How Worms Respond to Sleep Deprivation During Stress-Induced Sleep

Jessica using microscope

Students

2020
Engineering and Applied Sciences

Faculty

Wilf Family Term Assistant Professor of Bioengineering

Project Summary

This summer I worked in the Fang-Yen Lab in the Department of Bioengineering. Dr. Fang-Yen’s lab studies neurobiology, behavior, and aging in the roundworm Caenorhabditis elegans. My project specifically studied how worms respond to sleep deprivation during stress-induced sleep. C. elegans worms are useful model organisms because they have sleep states which are analogous to those in humans. One type of worm sleep is called lethargus, which is a PERIOD-regulated developmentally timed sleep analogous to cyclical PERIOD-regulated sleep in humans. The second is called stress-induced sleep (SIS) which occurs when the worm is exposed to a stressor; SIS is analogous to cytokine regulated sick sleep in humans. One important characteristic of a sleep state is that it is homeostatically regulated, meaning that sleep drive increases after sleep deprivation. Since homeostatic regulation has already been demonstrated in lethargus, our goal was to characterize homeostatic regulation of stress-induced sleep in C. elegans, in order to use it as a model of stress-induced sleep in all animals.

We studied extended sleep deprivation in SIS by exposing the worms to a heat stressor, then tickling them for an hour to deprive them of sleep. We then observed their subsequent sleep to see if worms that had been deprived of sleep fell into a deeper sleep than worms that were allowed to fall asleep normally. These results did not show evidence of a long-term homeostatic mechanism regulating SIS. Additionally, we studied brief sleep interruption of SIS. In these experiments, heat-stressed worms were exposed to brief blue light or vibrational stimuli to disrupt their sleep. These results showed that worms would have decreased movement following the disruptions, supporting that there is a short-term homeostatic mechanism regulating SIS.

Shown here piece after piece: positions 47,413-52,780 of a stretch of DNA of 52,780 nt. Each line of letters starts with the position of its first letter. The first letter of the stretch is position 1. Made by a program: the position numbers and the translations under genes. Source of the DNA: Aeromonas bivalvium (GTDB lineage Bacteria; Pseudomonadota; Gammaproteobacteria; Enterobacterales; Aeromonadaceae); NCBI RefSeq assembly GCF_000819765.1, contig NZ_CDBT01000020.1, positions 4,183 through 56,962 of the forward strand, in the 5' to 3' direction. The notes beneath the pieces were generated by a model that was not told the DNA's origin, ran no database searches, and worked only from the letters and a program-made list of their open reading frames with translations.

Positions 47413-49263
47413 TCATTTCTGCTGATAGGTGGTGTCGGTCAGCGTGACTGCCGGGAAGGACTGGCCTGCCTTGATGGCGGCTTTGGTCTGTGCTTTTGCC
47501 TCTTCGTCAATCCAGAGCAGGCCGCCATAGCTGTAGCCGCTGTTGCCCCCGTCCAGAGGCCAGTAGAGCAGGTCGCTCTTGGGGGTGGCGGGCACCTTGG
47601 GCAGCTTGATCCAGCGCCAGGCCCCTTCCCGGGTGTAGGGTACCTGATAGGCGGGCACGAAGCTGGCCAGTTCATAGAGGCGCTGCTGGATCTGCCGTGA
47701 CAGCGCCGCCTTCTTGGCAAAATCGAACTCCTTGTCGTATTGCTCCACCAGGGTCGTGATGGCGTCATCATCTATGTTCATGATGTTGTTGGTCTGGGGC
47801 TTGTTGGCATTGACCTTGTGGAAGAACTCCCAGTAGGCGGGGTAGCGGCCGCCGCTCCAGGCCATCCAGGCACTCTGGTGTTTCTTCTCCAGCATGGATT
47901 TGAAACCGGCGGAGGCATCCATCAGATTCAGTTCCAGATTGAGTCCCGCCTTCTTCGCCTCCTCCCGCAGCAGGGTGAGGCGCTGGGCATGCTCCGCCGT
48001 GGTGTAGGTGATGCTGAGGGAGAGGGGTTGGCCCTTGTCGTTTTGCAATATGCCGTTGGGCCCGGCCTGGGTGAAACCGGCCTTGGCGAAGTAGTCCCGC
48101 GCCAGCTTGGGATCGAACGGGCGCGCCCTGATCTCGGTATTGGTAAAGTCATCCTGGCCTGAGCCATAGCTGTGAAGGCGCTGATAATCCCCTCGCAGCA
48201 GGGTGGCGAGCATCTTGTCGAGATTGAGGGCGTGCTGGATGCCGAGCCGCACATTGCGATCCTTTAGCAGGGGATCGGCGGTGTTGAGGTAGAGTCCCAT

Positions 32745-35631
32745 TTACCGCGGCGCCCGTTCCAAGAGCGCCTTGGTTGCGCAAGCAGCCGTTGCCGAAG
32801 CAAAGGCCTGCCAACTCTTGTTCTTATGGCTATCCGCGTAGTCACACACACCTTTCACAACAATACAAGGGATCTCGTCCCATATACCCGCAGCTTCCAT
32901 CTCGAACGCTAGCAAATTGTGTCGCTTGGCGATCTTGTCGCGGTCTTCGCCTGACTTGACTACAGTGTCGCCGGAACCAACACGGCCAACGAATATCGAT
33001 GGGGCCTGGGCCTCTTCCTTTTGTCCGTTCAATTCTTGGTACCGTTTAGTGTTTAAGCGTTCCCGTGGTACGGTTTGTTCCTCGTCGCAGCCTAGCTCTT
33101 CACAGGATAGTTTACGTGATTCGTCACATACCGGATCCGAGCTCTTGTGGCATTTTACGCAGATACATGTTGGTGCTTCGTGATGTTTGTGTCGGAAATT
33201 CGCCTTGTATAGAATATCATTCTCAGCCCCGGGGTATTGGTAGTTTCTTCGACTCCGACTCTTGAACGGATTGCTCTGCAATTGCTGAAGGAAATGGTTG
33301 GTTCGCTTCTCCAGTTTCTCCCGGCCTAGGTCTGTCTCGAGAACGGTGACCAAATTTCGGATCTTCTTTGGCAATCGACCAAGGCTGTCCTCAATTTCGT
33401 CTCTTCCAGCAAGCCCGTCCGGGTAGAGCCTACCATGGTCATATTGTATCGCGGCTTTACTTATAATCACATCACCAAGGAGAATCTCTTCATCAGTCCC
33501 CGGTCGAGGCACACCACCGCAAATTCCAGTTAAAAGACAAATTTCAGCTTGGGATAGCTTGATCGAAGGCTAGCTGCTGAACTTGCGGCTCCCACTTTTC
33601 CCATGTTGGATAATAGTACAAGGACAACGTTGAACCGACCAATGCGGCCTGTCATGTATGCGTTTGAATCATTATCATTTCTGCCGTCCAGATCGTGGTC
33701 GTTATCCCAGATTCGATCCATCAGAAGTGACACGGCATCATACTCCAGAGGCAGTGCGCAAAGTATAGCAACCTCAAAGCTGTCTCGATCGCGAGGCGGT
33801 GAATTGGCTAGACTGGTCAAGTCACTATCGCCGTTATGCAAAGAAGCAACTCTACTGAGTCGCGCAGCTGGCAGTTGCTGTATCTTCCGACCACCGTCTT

Through my experience as a PURM student, I learned a lot about the research process. This was my first time working in a research lab, and I enjoyed learning how to handle and maintain the worms according to protocols, as well as planning and executing experiments. I learned the importance of being detail-oriented and documenting everything that happened over the course of an experiment. Also, working on this research project has contributed to my educational experience as a bioengineering student by exposing me to new types of biotechnology. Finally, I learned the need for patience in the research process; not everything we did over the summer was successful immediately, but it was always extremely rewarding to see results after spending time troubleshooting.